Parkour law-breakers a 'small group', say enthusiasts
Parkour practitioners say fans of the sport tend to be sensible and well-meaning
Parkour may have a bad reputation as some enthusiasts break the law, but its practitioners here say flashy moves are only one part of the overall parkour training, which includes building physical and mental strength.
Parkour was in the spotlight last week when a police report was made about stunts done by a foreign parkour group in the Marina Bay area.
The Esplanade said on Tuesday it was investigating the Nov 2 incident with the police.
In a 12-minute video on YouTube, at least three members of the group were seen jumping across a gap between two flyovers and climbing onto beams of the Esplanade Outdoor Theatre.
This was not the first time the sport has received unfavourable media attention. In September, a police report was made after an online video showed practitioners scaling the roof of Eastpoint Mall in Simei.
Such thrill-seekers and potential law-breakers are a small group and should not be taken as representative of the community as a whole, said parkour practitioners.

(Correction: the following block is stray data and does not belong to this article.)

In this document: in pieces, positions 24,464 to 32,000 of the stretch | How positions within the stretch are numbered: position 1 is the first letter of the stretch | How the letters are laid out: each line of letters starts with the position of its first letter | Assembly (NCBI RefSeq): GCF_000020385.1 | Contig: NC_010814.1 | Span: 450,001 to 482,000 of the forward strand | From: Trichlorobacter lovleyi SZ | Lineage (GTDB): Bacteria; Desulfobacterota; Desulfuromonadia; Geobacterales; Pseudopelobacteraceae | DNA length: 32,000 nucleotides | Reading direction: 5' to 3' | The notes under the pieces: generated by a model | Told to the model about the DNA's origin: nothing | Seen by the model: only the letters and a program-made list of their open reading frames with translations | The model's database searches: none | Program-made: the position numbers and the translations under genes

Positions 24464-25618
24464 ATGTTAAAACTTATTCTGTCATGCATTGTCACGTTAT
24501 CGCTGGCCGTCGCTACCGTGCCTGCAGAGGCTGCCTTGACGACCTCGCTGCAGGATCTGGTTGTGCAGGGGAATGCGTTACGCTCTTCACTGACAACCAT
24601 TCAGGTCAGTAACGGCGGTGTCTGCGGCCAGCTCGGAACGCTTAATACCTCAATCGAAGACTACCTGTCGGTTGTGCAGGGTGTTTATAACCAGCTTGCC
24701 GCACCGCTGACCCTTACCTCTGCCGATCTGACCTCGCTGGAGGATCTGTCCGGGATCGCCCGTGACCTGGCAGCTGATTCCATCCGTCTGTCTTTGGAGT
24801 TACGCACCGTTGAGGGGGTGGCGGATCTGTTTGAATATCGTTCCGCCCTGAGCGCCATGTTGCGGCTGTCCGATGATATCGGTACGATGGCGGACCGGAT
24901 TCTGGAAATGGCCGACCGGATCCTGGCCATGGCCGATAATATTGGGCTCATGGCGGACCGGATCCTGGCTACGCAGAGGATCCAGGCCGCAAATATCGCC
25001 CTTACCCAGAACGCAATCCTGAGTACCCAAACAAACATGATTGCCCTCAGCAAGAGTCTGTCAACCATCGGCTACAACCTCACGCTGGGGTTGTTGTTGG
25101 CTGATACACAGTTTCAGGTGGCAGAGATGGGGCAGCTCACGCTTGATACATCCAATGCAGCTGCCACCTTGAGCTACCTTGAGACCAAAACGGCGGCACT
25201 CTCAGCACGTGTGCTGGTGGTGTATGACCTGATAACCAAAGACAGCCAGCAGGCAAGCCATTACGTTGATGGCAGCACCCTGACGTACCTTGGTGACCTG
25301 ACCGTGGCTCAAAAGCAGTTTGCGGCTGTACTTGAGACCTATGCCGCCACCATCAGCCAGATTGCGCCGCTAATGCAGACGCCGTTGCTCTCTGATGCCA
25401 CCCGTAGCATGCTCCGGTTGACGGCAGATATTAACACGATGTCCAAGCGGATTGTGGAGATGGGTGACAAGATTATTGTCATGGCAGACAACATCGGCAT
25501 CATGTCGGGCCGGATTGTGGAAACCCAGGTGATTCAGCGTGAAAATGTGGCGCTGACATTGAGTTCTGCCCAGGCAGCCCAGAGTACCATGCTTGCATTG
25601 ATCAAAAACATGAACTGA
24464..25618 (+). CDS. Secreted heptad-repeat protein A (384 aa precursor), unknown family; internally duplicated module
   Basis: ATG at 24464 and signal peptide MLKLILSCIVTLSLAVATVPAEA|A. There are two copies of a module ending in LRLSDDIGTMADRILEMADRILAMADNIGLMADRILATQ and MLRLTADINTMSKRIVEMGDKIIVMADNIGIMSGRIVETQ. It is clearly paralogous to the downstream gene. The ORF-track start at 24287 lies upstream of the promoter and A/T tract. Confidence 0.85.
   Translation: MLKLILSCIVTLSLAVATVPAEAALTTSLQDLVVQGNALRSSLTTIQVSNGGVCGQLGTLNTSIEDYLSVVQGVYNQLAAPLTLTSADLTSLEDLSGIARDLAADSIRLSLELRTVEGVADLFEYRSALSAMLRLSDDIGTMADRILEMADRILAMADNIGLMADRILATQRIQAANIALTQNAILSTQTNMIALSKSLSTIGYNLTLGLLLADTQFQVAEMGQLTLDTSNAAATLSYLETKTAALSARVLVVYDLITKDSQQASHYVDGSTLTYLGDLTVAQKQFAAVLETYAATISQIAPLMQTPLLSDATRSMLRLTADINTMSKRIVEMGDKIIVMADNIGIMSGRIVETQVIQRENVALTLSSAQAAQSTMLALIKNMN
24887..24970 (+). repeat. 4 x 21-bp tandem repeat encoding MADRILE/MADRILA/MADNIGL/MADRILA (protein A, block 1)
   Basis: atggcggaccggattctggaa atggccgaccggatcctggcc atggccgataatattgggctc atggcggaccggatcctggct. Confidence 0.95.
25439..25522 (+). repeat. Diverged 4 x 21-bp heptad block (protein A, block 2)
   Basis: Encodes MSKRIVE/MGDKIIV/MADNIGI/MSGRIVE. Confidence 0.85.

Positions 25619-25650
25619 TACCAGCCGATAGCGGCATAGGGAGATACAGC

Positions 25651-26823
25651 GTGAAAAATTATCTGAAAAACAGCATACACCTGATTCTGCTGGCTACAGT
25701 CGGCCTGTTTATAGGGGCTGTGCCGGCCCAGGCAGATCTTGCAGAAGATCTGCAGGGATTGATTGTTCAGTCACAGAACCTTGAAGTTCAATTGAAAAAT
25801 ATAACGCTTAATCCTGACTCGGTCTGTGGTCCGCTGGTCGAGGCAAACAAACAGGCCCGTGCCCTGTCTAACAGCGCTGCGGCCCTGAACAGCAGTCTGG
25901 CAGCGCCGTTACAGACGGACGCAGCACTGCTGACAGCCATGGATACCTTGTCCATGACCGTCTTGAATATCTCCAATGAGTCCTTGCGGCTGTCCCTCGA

National University of Singapore undergraduate Nyan Lin Cho, 23, the president of Parkour Singapore, said: "Parkour Singapore was established to cultivate and govern the sport, and we do not condone practitioners who engage in law-breaking activities."
The group was set up in 2004 to promote the sport's values such as respect for other practitioners and public spaces. He estimates the community here to number 4,000.
Dr Derrick Siu, 44, director and founder of parkour academy Superfly Monkey Dragons, said there is no reason parkour and the community cannot co-exist harmoniously.
Despite its portrayal in movies like Casino Royale in 2006, showing athletes leaping from one building to another, such moves are not practised in Singapore as most parkour is done at ground level, he said.
He added: "Maybe it is due to a lack of understanding from less-experienced practitioners, but doing things like conditioning exercises and strength training are as important as practising the moves."
Parkour instructor Tan Chi Ying, 31, who runs academy A2 Movements, said parkour is about overcoming obstacles in the physical environment.
"Over the years, its practitioners have been seen as people of good sense who bear no ill-intention. Hence there isn't a need for over-regulation."
Said Dr Siu: "While we cannot control what other individuals or groups do in the name of parkour, what we try to do is to impart some of our guiding principles, including respecting our environment, other people, and having basic common sense and courtesy."